Clinton, Obama Campaigns Spar Over Remarks
By Perry Bacon Jr.
COLUMBIA, S.C. -- Continuing what has become an escalating fight between the two camps over black voters in South Carolina, billionaire mogul Bob Johnson, one of Sen. Hillary Clinton's most prominent African American supporters, mocked Sen. Barack Obama's hopeful rhetoric and suggested Obama was "doing something in the neighborhood" at a time when Clinton and her husband Bill were working on civil rights issues.
The remark came on a day when Clinton took on two of Obama's supposed strengths -- his initial opposition to the Iraq War and his appeal to black voters, who will comprise about half of the primary voters in South Carolina -- while the Obama campaign touted his endorsement from Missouri Sen. Claire McCaskill as evidence of his appeal in Republican states.
"As an African American, I am frankly insulted that the Obama campaign would imply that we are so stupid that we would think Hillary and Bill Clinton, who have been deeply and emotionally involved in black issues, when Barack Obama was doing something in the neighborhood, that I won't say what he was doing in the neighborhood but he said it in his book...to say these two people would denigrate the accomplishments of civil rights marchers," Johnson said at a town hall meeting in Columbia.
Johnson's remark, which drew a mix of applause (for the Clintons) and laughter (about Obama) from a mixed race crowd of more than 300, was quickly condemned by the Obama campaign, which issued a statement from former state representative "I.S." Leevy Johnson of Columbia, who was among the first three African Americans elected to the S.C. legislature after Reconstruction.
"It's offensive that Senator Clinton literally stood by and said nothing as another one of her campaign's top supporters launched a personal, divisive attack on Barack Obama," former representative Johnson said. "For someone who decries the politics of personal destruction, she should've immediately denounced these attacks on the spot."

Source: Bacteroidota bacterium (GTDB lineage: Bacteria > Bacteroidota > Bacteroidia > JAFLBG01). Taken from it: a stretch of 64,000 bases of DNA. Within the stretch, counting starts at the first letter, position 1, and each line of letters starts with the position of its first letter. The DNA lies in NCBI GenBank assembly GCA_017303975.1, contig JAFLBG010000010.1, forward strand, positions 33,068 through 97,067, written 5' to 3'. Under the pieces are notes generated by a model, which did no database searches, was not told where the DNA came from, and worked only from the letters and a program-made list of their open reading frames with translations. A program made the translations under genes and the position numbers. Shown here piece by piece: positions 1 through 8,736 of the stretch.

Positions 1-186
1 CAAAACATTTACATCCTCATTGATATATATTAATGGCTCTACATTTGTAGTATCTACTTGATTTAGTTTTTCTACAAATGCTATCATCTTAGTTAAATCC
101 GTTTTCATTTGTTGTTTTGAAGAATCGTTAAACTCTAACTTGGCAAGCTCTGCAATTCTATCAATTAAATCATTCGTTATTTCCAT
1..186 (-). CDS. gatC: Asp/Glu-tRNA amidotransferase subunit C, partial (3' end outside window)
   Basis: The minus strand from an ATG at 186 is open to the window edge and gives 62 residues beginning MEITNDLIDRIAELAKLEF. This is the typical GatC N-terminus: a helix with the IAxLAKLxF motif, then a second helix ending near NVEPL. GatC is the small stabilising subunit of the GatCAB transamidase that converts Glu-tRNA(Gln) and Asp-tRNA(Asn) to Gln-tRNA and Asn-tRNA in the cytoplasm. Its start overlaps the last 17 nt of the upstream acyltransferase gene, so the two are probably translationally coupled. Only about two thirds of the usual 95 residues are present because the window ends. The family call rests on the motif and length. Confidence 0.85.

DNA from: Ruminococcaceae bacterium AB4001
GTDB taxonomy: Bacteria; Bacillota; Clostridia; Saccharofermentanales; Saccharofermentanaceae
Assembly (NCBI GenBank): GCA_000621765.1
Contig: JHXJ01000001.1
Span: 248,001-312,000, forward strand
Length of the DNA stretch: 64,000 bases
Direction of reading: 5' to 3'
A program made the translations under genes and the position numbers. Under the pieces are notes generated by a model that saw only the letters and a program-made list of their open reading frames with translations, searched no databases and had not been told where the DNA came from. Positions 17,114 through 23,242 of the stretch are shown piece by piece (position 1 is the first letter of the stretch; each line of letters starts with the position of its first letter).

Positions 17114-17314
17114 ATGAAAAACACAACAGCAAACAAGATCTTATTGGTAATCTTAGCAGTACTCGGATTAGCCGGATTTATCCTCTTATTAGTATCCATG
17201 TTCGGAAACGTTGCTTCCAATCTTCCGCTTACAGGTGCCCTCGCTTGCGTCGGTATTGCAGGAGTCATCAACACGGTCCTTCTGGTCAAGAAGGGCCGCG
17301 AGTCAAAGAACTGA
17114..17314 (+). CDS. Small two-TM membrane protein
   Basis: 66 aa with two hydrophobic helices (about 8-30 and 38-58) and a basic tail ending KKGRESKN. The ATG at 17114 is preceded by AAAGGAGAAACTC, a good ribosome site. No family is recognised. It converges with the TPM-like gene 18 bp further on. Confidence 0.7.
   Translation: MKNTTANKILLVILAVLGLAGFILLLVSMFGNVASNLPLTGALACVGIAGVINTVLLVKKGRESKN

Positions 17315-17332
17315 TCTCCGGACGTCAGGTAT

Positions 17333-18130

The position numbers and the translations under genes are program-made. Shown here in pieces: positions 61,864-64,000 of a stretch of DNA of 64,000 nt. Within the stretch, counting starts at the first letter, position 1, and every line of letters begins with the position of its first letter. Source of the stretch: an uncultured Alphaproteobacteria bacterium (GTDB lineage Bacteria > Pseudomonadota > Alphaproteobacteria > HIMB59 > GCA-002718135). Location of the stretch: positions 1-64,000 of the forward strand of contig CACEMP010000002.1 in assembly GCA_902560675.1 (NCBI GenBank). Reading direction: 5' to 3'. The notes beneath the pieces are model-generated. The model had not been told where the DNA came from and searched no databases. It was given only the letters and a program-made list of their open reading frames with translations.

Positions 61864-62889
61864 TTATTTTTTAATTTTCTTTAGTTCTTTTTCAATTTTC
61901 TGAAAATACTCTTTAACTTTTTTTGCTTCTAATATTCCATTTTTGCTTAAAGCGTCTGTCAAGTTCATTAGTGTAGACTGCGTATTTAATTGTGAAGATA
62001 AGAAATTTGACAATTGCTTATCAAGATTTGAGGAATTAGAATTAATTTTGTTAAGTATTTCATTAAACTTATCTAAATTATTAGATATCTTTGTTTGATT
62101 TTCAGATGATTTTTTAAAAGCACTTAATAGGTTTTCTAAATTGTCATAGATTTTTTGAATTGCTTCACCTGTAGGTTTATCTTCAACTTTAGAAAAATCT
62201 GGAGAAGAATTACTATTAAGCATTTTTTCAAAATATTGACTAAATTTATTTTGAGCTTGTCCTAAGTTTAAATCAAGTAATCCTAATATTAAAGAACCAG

In his 1995 book, "Dreams From My Father: A Story of Race and Inheritance," Obama wrote that, during his late teens, "Pot had helped, and booze; maybe a little blow when you could afford it." Clinton's team has generally distanced itself from those who bring up Obama's more than decade-old admission, even pushing out a campaign chair in New Hampshire who had suggested Obama's past drug use would be an issue for him.
Jay Carson, a Clinton spokesman, said Johnson had made earlier remarks about how Obama was as a community organizer in Chicago neighborhoods while Clinton was active on civil rights issues in Arkansas.
"My comments today were referring to Barack Obama's time spent as a community organizer, and nothing else," Johnson clarified in a later statement. "Any other suggestion is simply irresponsible and incorrect."
Carson said Clinton has ordered her staff not to engage in "negative, personal campaigning."
Earlier in the day, Clinton used an appearance on the "Meet the Press" to question Obama's initial opposition to the Iraq War and suggest his campaign was behind was behind the racial controversy that has brewed for the last few days.
"This is an unfortunate story line the Obama campaign has pushed very successfully," the former first lady said. ''I don't think this campaign is about gender, and I sure hope it's not about race."
But while she criticized Obama on a television show she filmed from Columbia, her tone in public appearances here was markedly different, particularly when she appeared at a black church service, where she declared herself "proud" of Obama.
Johnson, who spent the day campaigning with Clinton, also compared Obama's persona to that of the actor Sidney Poitier in the film "Guess Who's Coming to Dinner."
Johnson said Obama's "reasonable, likable," style wouldn't work for a president. "I'm thinking this is not a movie, Sidney," Johnson said. "I don't care how good a speaker he is."
Web Politics Editor
January 13, 2008; 6:24 PM ET
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